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Looking at the items I’ve talked about so far, especially the rubber ones, I’m trying to understand why holding a phone-shaped object in my hand seems to spark more ideas than looking at an upshaped material sample. I hasten to add that this post is extremely speculative, but I think it’s something to do with the clash between expectation based on shape and experience of mobile phones, and the reality of the material itself.

There’s something about the proportions of a mobile that says, very loudly, “this is a mobile phone.” In fact, this holds true for all kinds of distinctively proportioned shapes: Television (4:3), postcards (3:2), cinema (16:9) and more. I’ve sketched some below.

Some familiar proportions.

The sense of expectation is so strong that as soon as we encounter something shaped like a mobile phone, we start to treat it as a mobile phone. The shape stands in for the whole mental symbol of “phone.” When people see our wooden phone templates (shown in the post on fabric), for example, they often put one to their ear. It’s only natural to do so.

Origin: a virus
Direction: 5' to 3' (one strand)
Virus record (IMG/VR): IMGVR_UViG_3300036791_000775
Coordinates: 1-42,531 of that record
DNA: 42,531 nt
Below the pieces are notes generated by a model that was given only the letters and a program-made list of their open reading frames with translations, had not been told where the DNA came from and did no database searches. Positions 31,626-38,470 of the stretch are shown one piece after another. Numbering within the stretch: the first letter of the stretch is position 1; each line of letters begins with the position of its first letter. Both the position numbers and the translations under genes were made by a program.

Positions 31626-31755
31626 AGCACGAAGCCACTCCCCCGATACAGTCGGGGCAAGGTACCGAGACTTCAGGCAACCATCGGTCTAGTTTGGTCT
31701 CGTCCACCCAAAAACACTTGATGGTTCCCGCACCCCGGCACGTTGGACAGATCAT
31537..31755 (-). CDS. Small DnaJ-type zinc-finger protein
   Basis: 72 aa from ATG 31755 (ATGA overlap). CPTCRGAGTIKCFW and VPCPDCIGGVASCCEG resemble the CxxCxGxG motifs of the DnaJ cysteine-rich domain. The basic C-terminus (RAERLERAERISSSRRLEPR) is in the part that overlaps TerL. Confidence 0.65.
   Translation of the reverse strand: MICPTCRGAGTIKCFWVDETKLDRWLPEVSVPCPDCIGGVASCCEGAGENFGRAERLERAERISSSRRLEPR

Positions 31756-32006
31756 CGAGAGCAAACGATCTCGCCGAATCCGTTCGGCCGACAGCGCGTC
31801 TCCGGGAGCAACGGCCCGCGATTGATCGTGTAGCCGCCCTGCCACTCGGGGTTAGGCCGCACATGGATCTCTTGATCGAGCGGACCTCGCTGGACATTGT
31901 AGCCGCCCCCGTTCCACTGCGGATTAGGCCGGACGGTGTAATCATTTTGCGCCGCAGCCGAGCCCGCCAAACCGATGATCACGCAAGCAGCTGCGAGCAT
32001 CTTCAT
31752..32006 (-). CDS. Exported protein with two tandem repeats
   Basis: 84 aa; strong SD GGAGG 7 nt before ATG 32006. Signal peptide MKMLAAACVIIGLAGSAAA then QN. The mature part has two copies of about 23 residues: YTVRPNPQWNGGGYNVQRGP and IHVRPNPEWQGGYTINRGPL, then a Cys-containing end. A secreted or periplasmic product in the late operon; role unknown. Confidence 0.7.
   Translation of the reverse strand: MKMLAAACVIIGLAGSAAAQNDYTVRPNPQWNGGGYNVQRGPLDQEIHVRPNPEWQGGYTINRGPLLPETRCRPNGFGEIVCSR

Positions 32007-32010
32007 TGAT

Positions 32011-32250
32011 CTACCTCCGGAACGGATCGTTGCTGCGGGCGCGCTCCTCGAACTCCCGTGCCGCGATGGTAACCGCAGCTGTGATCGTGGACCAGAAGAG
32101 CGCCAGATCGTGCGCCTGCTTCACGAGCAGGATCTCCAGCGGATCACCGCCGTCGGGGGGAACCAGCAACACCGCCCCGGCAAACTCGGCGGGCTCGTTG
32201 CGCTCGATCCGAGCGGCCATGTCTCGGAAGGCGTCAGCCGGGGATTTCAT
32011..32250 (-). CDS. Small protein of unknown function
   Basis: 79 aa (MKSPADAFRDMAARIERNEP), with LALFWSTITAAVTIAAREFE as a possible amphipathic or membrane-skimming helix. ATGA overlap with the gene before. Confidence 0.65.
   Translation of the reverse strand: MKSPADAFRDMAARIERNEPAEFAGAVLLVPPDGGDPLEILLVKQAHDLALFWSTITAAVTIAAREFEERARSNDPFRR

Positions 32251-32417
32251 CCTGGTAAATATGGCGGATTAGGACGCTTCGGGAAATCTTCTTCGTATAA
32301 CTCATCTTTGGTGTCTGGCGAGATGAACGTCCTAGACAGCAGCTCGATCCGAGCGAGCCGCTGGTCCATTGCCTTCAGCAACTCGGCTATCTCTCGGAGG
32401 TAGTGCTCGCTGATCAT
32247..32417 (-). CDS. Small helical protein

The flipside of this expectation is that it’s hard to see exactly what’s wrapped up in that single symbol.

It’s easier to explain what I mean if we consider a different, strong symbolic shape. When you watch television, you look at the picture through the TV and not at the device itself… but how much is the plastic box itself bringing to the experience? How can you tell?

Consider typography: Letterforms are extremely strong symbols. Think about the training typographers have to see the arrangement of the material comprising the letters (ink, neon tubes) and its properties as a material (perhaps it dominates the illustrations on the page, or connotes a feeling of modernity) rather than reading the letters themselves.

My question about the mobile phone is: To what degree does my historic experience of mobile phones influence my impressions of and my interactions with this particular physical thing? What is contingent upon the physical object?

By having objects that make you expect mobile-phoneness but then strongly conflict with that expectation, like the high-friction rubber surfaces, this question can be drawn out. In that sense, the silicone rubber material exploration is very simple: It’s about awkwardness and conflict, just to see what it revealed.

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